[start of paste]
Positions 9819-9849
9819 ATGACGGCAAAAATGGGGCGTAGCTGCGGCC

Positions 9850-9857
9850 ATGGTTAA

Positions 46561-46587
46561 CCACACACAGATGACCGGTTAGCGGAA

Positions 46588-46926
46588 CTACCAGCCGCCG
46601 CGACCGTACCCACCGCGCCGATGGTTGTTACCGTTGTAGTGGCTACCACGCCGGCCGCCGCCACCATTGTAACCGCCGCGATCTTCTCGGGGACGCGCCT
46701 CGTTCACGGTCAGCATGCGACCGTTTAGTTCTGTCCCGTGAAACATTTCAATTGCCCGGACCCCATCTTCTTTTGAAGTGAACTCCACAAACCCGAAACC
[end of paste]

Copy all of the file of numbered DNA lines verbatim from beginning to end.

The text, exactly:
Positions 9819-9849
9819 ATGACGGCAAAAATGGGGCGTAGCTGCGGCC

Positions 9850-9857
9850 ATGGTTAA

Positions 46561-46587
46561 CCACACACAGATGACCGGTTAGCGGAA

Positions 46588-46926
46588 CTACCAGCCGCCG
46601 CGACCGTACCCACCGCGCCGATGGTTGTTACCGTTGTAGTGGCTACCACGCCGGCCGCCGCCACCATTGTAACCGCCGCGATCTTCTCGGGGACGCGCCT
46701 CGTTCACGGTCAGCATGCGACCGTTTAGTTCTGTCCCGTGAAACATTTCAATTGCCCGGACCCCATCTTCTTTTGAAGTGAACTCCACAAACCCGAAACC